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South County ARES
Preparing for an Emergency

There's more to being prepared for an emergency than just having the right supplies on hand. Any emergency brings with it lots of stress and anxiety. Much of this stress can come just from "not knowing" how those you care about are doing or from not being able to let your loved ones know how you are doing. Anxiety often increases when large distances are involved making it virtually impossible to find out "what's going on". Making advance plans for emergency communications as well as supplies can help reduce stress and anxiety when a major disaster strikes. This page gives you some suggestions for what you can do right now to prepare for contacting loved ones during an emergency:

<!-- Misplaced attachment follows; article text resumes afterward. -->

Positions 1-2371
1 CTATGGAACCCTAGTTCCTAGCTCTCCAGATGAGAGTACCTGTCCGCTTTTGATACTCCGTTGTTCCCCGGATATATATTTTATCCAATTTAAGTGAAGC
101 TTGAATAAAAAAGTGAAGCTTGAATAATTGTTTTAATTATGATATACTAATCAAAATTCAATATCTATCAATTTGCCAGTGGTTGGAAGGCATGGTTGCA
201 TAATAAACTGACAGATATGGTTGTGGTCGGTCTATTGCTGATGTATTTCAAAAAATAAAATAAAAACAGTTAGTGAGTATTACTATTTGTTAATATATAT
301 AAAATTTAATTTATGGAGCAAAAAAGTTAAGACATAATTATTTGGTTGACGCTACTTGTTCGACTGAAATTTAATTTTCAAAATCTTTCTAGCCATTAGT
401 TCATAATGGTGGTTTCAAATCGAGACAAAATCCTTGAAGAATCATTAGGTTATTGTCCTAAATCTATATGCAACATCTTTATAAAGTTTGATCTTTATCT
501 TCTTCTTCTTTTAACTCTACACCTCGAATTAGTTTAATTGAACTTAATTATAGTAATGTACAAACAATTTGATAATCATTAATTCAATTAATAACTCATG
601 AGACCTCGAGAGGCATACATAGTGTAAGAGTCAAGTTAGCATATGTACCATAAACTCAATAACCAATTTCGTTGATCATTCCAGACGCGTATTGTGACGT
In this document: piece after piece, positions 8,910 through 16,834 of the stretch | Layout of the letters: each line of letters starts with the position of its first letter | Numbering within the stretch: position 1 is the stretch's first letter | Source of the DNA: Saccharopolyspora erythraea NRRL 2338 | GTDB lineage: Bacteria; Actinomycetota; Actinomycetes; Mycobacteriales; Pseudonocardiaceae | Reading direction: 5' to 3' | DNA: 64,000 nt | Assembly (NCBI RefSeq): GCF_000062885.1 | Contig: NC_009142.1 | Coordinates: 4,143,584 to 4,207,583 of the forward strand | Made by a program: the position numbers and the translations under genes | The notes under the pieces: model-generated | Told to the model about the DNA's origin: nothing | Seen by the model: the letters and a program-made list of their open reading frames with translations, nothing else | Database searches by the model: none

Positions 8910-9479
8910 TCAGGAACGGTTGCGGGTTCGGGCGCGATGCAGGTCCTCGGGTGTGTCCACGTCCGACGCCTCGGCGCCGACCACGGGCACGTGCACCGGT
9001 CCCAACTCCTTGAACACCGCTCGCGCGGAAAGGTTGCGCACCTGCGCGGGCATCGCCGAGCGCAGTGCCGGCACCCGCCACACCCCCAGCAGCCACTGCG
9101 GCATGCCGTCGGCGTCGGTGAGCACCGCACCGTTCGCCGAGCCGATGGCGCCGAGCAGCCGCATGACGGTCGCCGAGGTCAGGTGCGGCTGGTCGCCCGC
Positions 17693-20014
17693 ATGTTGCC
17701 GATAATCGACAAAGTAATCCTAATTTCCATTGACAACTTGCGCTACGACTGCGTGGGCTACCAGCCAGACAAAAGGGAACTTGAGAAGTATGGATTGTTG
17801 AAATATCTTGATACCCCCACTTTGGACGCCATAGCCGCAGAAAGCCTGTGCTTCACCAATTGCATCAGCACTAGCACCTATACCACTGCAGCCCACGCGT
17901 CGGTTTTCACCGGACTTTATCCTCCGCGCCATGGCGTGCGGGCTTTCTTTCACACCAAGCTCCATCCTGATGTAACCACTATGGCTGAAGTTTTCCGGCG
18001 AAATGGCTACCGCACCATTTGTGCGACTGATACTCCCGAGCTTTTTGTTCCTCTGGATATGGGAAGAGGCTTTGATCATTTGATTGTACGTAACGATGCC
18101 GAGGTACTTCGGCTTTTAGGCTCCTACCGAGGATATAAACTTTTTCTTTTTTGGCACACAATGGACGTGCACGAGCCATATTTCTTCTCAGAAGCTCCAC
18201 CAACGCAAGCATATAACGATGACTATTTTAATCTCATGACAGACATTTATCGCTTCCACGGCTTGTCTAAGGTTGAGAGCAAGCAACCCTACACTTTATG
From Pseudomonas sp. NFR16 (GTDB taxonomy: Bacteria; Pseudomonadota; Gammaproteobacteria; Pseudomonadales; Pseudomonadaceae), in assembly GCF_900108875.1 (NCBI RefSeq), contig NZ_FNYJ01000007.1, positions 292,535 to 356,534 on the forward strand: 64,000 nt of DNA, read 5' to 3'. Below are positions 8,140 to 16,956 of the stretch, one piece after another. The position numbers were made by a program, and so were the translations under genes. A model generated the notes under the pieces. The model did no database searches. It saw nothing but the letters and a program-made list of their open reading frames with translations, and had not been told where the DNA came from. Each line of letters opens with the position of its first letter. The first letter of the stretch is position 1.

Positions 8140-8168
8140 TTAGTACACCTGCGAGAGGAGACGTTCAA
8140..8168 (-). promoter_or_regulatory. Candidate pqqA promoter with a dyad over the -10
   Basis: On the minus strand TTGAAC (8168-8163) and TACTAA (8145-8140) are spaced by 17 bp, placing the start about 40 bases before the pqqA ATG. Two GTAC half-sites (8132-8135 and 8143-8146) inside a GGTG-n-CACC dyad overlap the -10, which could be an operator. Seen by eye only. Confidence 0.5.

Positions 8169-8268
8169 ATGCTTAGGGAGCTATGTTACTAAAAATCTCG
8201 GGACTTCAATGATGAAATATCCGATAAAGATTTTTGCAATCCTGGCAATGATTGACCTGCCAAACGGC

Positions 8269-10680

1. Arrange with out-of-state friends or relatives to act as "message contacts".
  2. Find out the names of Amateur Radio Operators in your area.
  3. Find out the names of Amateur Radio Operators in your family's area.
  4. Ask your local chapter of the American Red Cross for their policy and procedures concerning "health and welfare" traffic (messages).
  5. Talk to family members and agree on a plan for exchanging messages with each other; make sure everyone is clear on what to expect.
  6. Be realistic about what can be done during the first 72 hours immediately following a major disaster.

Select A Message Contact